Mississippi Power Teaches Girls About Engineering Through Annual Program
Right now, only 12% of America’s engineers are women, but that number could soon increase. Mississippi Power’s iCan program exposes freshman high school girls to engineering. Hillary Jordan, a freshman at West Harrison High School, says, "We learned how to build a car and how to get the motor to work with the wheels, which is a lot harder than you would think it would be to build a little toy car. They make it look so easy, but it’s really not."
The iCan program started three years ago with hopes of attracting more women to a male dominated field. Lauren Taylor, Major Accounts Planner for Mississippi Power, says, "I think women bring a different mindset to projects and into work groups and it’s great to have them integrated in there with the men and we just want these girls to know that just because a lot of women don’t do it, doesn’t mean that they can’t do it." Merlynn Hines, another freshman at West Harrison High, says, "It’s just creating an awareness that women can do anything that men can do."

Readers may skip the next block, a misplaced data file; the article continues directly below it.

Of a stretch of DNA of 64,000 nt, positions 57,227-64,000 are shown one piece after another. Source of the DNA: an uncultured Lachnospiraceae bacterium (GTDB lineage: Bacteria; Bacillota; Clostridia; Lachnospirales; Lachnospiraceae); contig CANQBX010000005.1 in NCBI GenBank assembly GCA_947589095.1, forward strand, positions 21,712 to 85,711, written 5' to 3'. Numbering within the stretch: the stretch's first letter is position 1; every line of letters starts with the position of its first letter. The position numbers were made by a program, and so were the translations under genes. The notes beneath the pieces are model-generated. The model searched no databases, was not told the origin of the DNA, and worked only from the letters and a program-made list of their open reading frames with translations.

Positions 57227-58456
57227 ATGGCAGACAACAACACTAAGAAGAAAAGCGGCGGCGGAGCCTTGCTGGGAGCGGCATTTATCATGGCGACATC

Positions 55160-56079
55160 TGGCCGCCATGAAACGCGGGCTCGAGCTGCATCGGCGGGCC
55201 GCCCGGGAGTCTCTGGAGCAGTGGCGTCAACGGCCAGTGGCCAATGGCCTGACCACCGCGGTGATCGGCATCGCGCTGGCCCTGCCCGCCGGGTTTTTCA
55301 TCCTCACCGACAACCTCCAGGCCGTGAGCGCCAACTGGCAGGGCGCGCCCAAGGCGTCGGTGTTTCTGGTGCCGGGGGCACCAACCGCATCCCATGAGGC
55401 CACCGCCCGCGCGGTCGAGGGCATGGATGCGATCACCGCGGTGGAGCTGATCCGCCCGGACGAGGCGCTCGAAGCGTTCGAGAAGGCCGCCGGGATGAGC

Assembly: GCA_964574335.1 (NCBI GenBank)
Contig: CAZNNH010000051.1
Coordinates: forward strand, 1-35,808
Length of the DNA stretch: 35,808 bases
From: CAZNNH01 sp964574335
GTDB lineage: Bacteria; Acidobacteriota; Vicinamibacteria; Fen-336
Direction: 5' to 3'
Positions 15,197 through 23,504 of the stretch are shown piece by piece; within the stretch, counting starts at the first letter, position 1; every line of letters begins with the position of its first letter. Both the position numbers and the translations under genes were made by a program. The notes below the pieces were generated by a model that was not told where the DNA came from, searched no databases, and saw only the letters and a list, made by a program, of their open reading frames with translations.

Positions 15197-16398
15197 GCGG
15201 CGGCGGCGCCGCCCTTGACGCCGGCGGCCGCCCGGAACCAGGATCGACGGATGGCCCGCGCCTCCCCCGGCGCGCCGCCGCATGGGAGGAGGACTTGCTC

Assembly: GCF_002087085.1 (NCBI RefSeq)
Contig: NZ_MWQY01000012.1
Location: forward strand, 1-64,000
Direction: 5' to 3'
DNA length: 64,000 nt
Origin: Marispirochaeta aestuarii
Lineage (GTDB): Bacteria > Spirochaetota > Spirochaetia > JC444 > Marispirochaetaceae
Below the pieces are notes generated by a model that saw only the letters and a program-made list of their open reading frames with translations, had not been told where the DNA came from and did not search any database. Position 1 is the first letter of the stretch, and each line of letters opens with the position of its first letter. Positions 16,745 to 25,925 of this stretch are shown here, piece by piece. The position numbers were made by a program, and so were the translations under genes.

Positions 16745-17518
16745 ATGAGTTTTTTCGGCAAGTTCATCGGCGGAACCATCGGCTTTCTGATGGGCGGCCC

It’s no secret that girls love their shoes, but on Thursday, they weren’t shopping for them, they were making them. Sydney Riemann, another freshman at West Harrison, says, "It was to help understand the civil engineering and it made me understand how we had to form the shoe to fit the arch of the foot and the heel."
Harrison Central High School senior, Chasity Barber, did this same program three years ago. It’s had quite the impact. Because of the program, she chose to pursue a degree in chemical engineering. Barber says, "If you think that you can do something, do it. Don’t be scared to do it just because of who’s telling you you can’t do it."
Jordan closes, "I think this program definitely helps us to see that there’s more to it than just being a strong male. We can be a woman and be an engineer." This is the fourth year Mississippi Power has put on this program. They invite a different school every year to participate.